Manufacturing gauges reflect slowdown in ChinaTwo gauges of China’s manufacturing fell in June, underscoring a sustained slowdown in the economy as policy makers seek to rein in financial speculation and real estate prices.
An official Purchasing Managers’ Index dropped to 50.1 from 50.8, the National Bureau of Statistics and China Federation of Logistics and Purchasing said today in Beijing. A private PMI from HSBC Holdings and Markit Economics was 48.2, the weakest since September. Readings above 50 signal expansion.
Weaker gains in manufacturing and a cash squeeze in the banking system add to the odds that Li Keqiang will become the first premier to miss an annual growth target since the Asian financial crisis in 1998. In the latest signal that policy makers will tolerate slower expansion, President President Xi Jinping said local officials shouldn’t be judged solely on their record in boosting gross domestic product.
“Although new leaders have no intention to achieve a higher GDP growth, the current growth rate is quite close to the floor that new leaders have indicated they would tolerate,” said Lu Ting, head of Greater China economics at Bank of America in Hong Kong. The lower official PMI “could worsen concerns that the liquidity squeeze in June will hit economic growth,” he said.
Expansion probably slowed for a second straight quarter, based on the median estimate in a Bloomberg News analyst survey, after export growth collapsed and Li reined in record credit expansion to contain shadow-banking risks.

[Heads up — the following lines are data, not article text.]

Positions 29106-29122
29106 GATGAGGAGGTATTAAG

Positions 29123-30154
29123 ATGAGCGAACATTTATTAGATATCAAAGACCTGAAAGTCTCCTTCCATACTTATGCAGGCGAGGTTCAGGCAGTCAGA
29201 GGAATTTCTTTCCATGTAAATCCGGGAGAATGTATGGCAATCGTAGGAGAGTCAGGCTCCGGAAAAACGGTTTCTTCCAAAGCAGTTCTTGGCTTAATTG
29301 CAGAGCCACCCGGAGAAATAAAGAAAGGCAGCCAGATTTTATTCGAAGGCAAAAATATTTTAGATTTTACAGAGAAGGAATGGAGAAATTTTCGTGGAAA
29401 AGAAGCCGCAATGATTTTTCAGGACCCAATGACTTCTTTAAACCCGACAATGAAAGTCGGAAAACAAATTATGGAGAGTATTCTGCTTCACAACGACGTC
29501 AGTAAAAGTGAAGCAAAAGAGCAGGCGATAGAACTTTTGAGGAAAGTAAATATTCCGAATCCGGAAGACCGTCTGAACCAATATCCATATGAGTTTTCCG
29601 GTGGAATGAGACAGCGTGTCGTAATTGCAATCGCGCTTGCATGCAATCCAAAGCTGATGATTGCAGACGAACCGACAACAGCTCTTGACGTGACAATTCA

Manufacturing surveys are expected for major economies including the U.S., Germany and the euro region. In Korea, a factory gauge from HSBC and Markit slipped to the lowest level since November. In Japan, where the central bank is rolling out unprecedented stimulus, the quarterly Tankan survey showed big manufacturers turned optimistic in June for the first time since September 2011.
In China, domestic debt sales dropped 48 percent in June from the previous month to 190.6 billion yuan ($31 billion), according to data compiled by Bloomberg.
The Shanghai Composite Index dropped 0.4 percent as of 10:02 a.m. local time. It fell 14 percent last month, the most since August 2009, on the cash squeeze.
The official PMI matched the median forecast of 33 analysts in a Bloomberg News survey and compared with estimates ranging from 49.7 to 50.6. The median estimate of 18 analysts was for 48.3 in the HSBC index, the same as a preliminary reading given June 20. That gauge was down from May’s 49.2.
The Communist Party should place more importance on achievements in improving people’s livelihood, social development and environmental quality, the official Xinhua News Agency said in the June 29 report on Xi’s remarks.
CSSC Jiangnan Heavy Industry, a Shanghai-listed maker of steel structures for buildings and ships, said June 24 that it may report a first-half loss on falling orders and prices.
The logistics federation increased the number of companies in its manufacturing survey to 3,000 from 820 starting with January’s reading. The HSBC report is based on responses from purchasing managers at more than 420 businesses, and is weighted more toward smaller private companies. Bloomberg